I believe it is the same process that drove young people to gangs 'back in the day'. These are largely 20-somethings that feel disenfranchised, are at a point in their lives where they are highly suggestible, and are immersed in violence (both real and virtual). Everyone needs a flag to wave, an identity. Most of these kids feel they have nothing, no prospects and are nobody. They see romanticized potential of notoriety by joining a terrorist organization and are thus swayed.

I think disenfranchisment might be precisely what is at the root of much of the "lone wolf" stuff. We've had plenty of students, as the young are wont to do, protest. Unlike previous generations with a penchant for protest (ie. Baby Boomers in the 60's and early 70's), our current young generation doesn't have a whole lot going for it, including higher unemployment rates and increased student debt, to keep it from being quite as assimilated into the society that pummeled it in the face.

The history of extremism/radicalism, however, in the US has been a long one. From 1917-1920, we had a string of bombings here in the US by extremists, including the Wall Street Bombing of 1920 where JP Morgan's bank was victim to a blast. The Weathermen of the late 60's and 70's would be another example of extremism and a penchant for violence. Then, there's always Ted Kaczynski (1978 to 1995) and Timothy McVeigh (1995) if you're looking for more "lone wolf" type of extremism. That said, I think that if we do actually have an increase of "lone wolves" or individuals shifting towards extremist groups, I'd say that the increase is most likely that disenfranchisement.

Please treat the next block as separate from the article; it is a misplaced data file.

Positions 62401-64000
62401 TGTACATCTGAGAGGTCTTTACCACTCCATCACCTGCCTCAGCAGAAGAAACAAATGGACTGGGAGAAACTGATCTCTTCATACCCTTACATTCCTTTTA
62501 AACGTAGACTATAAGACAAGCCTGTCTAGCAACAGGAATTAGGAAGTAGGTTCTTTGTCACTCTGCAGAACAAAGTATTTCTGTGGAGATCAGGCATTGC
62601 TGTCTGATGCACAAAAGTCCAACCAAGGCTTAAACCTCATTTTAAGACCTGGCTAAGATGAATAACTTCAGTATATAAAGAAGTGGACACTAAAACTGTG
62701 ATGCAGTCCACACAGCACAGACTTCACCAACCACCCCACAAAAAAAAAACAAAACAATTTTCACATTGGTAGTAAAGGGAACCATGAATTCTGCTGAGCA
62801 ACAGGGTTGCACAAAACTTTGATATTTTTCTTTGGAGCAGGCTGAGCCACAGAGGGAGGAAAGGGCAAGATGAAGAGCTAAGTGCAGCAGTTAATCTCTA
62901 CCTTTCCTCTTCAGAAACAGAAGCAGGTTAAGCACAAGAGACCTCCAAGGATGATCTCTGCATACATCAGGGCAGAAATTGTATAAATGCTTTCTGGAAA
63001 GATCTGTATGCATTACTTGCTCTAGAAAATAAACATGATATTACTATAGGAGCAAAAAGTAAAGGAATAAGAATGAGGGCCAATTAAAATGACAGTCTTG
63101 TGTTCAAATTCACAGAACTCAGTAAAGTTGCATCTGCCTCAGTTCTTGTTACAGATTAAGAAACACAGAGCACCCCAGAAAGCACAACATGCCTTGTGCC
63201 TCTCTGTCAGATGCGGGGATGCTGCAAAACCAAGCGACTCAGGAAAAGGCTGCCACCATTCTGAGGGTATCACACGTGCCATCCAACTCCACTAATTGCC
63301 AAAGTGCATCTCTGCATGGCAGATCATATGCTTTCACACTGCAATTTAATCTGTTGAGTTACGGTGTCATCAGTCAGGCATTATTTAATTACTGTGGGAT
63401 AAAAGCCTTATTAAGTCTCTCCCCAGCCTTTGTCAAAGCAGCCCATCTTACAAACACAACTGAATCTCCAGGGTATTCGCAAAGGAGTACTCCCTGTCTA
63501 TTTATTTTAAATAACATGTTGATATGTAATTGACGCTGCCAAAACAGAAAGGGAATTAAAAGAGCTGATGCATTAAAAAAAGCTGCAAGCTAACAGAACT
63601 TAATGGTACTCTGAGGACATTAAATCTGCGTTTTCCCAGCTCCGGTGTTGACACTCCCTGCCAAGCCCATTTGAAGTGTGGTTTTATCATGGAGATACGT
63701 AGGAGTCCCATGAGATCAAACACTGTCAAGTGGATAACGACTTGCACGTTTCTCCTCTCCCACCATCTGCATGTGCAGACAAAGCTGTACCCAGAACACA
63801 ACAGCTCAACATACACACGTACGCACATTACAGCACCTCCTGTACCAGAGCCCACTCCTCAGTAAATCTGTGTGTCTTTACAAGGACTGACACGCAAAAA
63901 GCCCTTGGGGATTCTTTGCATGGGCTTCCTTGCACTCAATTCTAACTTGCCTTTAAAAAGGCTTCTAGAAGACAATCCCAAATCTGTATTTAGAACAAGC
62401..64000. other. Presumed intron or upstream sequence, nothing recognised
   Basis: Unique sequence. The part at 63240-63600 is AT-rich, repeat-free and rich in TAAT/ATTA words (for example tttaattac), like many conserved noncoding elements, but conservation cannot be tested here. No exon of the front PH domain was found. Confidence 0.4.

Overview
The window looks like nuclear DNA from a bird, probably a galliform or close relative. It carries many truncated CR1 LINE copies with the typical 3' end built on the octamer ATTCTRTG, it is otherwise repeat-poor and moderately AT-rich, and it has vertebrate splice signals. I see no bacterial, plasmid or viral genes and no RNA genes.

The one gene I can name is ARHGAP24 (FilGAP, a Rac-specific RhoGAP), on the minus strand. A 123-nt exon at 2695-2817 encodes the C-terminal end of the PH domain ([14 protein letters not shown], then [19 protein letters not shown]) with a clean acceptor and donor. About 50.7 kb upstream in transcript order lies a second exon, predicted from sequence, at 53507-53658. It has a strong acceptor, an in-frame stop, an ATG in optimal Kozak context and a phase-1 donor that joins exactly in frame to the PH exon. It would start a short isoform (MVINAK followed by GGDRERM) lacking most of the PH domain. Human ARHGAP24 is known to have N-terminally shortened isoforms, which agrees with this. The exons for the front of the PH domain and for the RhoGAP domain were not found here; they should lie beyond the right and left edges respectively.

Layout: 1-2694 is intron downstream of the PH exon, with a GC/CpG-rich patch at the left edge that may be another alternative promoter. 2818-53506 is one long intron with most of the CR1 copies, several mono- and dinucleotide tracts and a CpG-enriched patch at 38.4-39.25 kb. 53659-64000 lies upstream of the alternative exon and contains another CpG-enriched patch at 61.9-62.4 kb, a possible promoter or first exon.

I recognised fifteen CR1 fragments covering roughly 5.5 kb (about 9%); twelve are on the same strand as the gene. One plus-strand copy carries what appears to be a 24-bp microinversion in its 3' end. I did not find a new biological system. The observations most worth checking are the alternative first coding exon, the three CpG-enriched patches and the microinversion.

posted on Oct, 23 2014 @ 11:39 AM
I think its a case of the world becoming smaller and more integrated where we see civilizations in conflict
It"s due time and not beyond possible that we accept alternative lifestyles however harsh or disagreeable they may be.
I have to admit this would be a boring place if we were all the same.
edit on 23-10-2014 by all2human because: (no reason given)

posted on Oct, 23 2014 @ 11:52 AM

Those who make peaceful revolution impossible will make violent revolution inevitable. John F. Kennedy

Today peaceful revolution/change/evolution in western societies is met with systematic oppression and ridicule by those in power and a lot of propaganda is used to keep the same players in power while not dealing with the problems in society.

Occupy wall street is a perfect example on this.
edit on 23-10-2014 by LittleByLittle because: (no reason given)

posted on Oct, 23 2014 @ 11:56 AM
EXCELLENT answers, one and all! With most corroborating what I suspected: Enough blame to go around, from our disfunctional government to our irresponsible lamestream media.

Here's another idea: Young people have grandparents/great-grandparents who proudly served in WWII. And possibly angry/frustrated/disillusioned male relatives who fought for basically nothing in VietNam.

There seems to be an innate desire in most people, especially with young people still in school, to want to be a part of something "noble and better", something that could raise them to more honorable levels, and define their life beyond the standard Obit title of "Beloved Middle Manager". Maybe they genuinely see something "noble and better" in MidEast Rebels who claim they fight for a "religious cause": utm_campaign=20130127-Weekender